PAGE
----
A recently published study suggest most first-time offenders for driving while intoxicated have more going on than just a problem with alcohol. Many first-time DWI offenders also have high rates of other substance-use disorders as well as other psychiatric disorders.
Accordingly, current DWI intervention programs would benefit from an expanded approach incorporating broad-based intervention programs to improve care for individuals who display multiple disorders. Development of prevention programs, while a difficult task because of the unique complexion of each case, is a public health priority.
Driving while intoxicated (DWI) is a significant public-health problem in the US. In 2005, according to the Department of Transportation, there were 16,885 alcohol-related fatalities; roughly 40 percent of all fatal car accidents are alcohol-related.
“While other studies have examined symptoms of depression as a predictor of change during interventions for DWI offenders, ours is the first to examine formal diagnoses of drug use and other psychiatric problems,” said Rebekka S. Palmer, associate research scientist at Yale University School of Medicine and corresponding author for the study.
The study is published in the journal Alcoholism: Clinical & Experimental Research.
Palmer and her colleagues wanted to know if a history of psychiatric disorders and drug abuse or dependence among first-time DWI offenders could affect their treatment outcomes.
Researchers recruited study participants (n=290) between October 1992 and September 1994 from referrals to Connecticut group-counseling intervention services for first-time DWI offenders. Participants were assessed at program admission for two subgroups of diagnostic variables – drug abuse or dependence, and mood or anxiety disorder – as well as for alcohol use, negative consequences, and life stressors. Alcohol use, negative consequences, and life stressors were also assessed at program completion (10 weeks later), and then six and 12 months later.”
“We found that 42 percent of first-time DWI offenders reported a lifetime history of drug abuse or dependence,” said Palmer. “Marijuana abuse or dependence was the most prevalent, followed by hallucinogen abuse or dependence, and then cocaine abuse or dependence. Approximately 30 percent of the participants also indicated a lifetime history of anxiety or mood disorder. Social phobia was the most frequent anxiety diagnosis, and major depression was the most common mood disorder.”
The good news, said Palmer, was that they found significant reductions in drinking and alcohol-related problems during the study. Yet certain subgroups appear less responsive, observed Mary E. Larimer, associate professor of psychiatry and behavioral sciences, and director of the Center for the Study of Health and Risk Behaviors at the University of Washington.
“The programs we use to treat DUI offenders to help them stop using alcohol are less effective in the long run for those who have a psychiatric disorder or a drug-use disorder than they are for those who are only experiencing problems with their drinking,” said Larimer.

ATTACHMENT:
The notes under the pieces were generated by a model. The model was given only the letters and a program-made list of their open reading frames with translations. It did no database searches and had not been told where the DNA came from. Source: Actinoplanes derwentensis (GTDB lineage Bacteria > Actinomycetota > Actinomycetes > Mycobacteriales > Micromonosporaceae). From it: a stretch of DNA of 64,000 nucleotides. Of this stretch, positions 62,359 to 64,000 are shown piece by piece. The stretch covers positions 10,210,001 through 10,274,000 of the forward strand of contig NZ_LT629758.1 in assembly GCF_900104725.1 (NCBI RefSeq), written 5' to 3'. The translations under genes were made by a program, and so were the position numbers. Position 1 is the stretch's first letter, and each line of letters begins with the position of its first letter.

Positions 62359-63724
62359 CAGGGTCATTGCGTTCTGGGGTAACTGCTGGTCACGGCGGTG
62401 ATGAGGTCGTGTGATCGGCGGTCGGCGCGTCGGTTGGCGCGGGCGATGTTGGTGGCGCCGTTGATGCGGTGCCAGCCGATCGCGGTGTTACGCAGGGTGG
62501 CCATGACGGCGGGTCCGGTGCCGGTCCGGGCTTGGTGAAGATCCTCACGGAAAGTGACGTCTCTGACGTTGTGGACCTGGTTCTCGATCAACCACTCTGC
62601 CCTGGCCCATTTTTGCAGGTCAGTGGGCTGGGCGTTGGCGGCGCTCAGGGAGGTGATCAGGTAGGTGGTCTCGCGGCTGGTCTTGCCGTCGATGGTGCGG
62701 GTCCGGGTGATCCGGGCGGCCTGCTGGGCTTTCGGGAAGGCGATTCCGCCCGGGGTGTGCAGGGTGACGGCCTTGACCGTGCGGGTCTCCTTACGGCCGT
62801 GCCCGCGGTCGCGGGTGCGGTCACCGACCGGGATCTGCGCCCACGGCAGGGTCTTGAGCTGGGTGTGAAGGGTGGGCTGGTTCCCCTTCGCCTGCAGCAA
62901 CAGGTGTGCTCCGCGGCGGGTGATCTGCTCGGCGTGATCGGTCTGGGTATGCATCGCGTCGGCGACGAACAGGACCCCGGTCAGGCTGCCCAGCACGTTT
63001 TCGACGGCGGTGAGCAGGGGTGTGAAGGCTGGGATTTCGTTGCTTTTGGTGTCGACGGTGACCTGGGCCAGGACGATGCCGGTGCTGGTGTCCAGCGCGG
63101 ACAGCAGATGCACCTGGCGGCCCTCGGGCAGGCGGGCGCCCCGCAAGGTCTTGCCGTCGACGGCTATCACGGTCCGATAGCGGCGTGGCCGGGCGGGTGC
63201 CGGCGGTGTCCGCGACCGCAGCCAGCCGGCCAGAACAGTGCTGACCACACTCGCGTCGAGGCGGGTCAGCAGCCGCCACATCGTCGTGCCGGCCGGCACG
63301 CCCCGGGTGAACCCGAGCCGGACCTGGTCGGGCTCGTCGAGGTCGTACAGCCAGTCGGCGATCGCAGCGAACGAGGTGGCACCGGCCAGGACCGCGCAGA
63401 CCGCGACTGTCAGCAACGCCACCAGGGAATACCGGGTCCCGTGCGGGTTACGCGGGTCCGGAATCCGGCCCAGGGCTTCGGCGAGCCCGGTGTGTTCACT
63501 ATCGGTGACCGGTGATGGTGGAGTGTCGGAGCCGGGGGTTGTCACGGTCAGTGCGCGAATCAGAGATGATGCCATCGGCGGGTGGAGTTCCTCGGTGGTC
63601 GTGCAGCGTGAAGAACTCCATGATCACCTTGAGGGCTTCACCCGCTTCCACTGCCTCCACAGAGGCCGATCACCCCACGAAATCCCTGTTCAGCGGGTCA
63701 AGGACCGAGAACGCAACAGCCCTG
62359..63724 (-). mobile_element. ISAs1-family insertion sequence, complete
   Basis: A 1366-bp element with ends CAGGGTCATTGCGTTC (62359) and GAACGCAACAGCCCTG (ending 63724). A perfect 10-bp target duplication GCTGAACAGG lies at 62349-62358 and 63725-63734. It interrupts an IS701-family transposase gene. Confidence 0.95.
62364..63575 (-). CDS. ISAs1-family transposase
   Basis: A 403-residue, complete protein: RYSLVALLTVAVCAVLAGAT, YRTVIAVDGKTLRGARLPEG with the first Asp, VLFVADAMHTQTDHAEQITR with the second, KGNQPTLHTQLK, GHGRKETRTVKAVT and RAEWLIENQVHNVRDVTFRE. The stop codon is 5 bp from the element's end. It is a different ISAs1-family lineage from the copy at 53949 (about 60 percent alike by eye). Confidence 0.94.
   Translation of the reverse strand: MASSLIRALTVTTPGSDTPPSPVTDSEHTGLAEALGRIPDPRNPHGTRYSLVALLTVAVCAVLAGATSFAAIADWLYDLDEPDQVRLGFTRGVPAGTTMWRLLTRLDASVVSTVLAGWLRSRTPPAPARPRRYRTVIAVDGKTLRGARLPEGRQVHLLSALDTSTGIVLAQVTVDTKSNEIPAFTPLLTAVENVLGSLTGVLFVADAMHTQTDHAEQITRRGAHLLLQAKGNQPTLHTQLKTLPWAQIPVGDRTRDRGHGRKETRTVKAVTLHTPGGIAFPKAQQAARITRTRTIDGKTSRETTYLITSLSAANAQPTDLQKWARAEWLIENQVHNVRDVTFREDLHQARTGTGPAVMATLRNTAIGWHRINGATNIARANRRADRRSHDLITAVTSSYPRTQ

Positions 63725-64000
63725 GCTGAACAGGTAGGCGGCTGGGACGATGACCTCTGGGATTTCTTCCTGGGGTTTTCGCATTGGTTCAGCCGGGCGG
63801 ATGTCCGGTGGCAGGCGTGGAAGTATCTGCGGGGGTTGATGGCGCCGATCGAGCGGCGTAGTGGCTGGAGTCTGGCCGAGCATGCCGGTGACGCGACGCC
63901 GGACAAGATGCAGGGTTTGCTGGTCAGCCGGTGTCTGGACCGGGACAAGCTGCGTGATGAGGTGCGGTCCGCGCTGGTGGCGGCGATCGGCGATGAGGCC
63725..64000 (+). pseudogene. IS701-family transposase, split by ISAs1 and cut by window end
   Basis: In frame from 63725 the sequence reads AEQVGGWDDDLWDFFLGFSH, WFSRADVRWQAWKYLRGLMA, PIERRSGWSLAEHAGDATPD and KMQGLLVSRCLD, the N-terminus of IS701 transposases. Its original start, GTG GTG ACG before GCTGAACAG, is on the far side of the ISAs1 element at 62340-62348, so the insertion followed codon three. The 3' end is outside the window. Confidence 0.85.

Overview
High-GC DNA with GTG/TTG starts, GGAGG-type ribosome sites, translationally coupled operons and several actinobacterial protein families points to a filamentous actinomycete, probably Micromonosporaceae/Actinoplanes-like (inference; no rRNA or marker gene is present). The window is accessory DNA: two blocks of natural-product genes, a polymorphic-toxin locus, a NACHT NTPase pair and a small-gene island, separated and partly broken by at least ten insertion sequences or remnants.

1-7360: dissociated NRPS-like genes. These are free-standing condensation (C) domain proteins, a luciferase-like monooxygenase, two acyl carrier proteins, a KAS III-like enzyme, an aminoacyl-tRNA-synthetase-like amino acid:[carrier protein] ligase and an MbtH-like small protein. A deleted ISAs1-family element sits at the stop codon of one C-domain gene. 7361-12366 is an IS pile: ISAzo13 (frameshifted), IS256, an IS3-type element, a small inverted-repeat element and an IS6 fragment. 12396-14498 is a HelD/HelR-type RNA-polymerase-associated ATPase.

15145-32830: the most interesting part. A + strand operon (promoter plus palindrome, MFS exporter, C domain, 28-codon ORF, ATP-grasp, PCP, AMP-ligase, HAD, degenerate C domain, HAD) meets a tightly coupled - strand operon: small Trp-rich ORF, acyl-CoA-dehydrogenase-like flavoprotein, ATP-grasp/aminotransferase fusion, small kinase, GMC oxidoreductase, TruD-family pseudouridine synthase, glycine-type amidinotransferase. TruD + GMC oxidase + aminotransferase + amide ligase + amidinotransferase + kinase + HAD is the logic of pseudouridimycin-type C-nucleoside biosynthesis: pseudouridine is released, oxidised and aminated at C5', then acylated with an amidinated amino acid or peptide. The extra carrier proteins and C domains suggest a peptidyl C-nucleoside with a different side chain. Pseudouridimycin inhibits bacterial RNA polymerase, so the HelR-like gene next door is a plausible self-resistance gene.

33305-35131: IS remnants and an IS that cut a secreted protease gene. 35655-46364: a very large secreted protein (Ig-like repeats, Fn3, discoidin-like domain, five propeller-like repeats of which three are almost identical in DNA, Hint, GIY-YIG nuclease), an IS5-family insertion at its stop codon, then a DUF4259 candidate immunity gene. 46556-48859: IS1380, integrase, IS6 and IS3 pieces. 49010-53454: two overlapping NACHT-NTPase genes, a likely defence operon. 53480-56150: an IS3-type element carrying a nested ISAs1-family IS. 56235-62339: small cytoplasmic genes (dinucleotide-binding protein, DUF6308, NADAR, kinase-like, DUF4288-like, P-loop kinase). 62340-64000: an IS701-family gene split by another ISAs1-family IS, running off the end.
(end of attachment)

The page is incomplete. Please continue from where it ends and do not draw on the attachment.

“This means those who have another disorder in addition to their drinking problems are at greater risk to drive under the influence of alcohol again in the future, or to be involved in other accidents or harmful situations related to their drinking.”
This would suggest, said both Palmer and Larimer, that current DWI treatment approaches could be modified, enhanced or extended to better serve these subgroups.
“For those with psychiatric disorders,” said Larimer, “it may be that treatments need to be longer and more intensive, and/or have specific additional components designed to improve coping resources, teach skills for mood management to counteract the tendency to use alcohol as a way to cope with mood, and help these individuals improve their confidence that they can change. This study indicates these individuals are actually more willing and ready to change than those without other psychiatric diagnoses, but they are not sure how and have low confidence in their ability to change, which is reflected in their poorer outcomes.”
For those with other substance disorders, Larimer added, “results suggest the need to extend the aftercare components of treatment,” she said. “Perhaps clinicians can target additional situations associated with relapse to other drugs that might not be covered in alcohol-focused treatment, and address the ways in which alcohol- and other drug-use are related for these individuals.”
Larimer added that even though this particular research focuses on those convicted of DWI, findings could very well be applied to other individuals receiving treatment for combined alcohol and drug and/or psychiatric disorders outside of a court-ordered context.
“Those seeking treatment for multiple disorders might consider investigating the extent to which treatments address issues beyond the cessation of alcohol use alone, and also the extent to which follow-up care is available and easily accessible to meet their needs,” she said.
“Also, moving these programs into the prevention arena, to reduce rates of DUI prior to citation and conviction, is an urgent public health priority. This is not a simple problem, and one-size-fits-all treatments are not likely to be the solution.”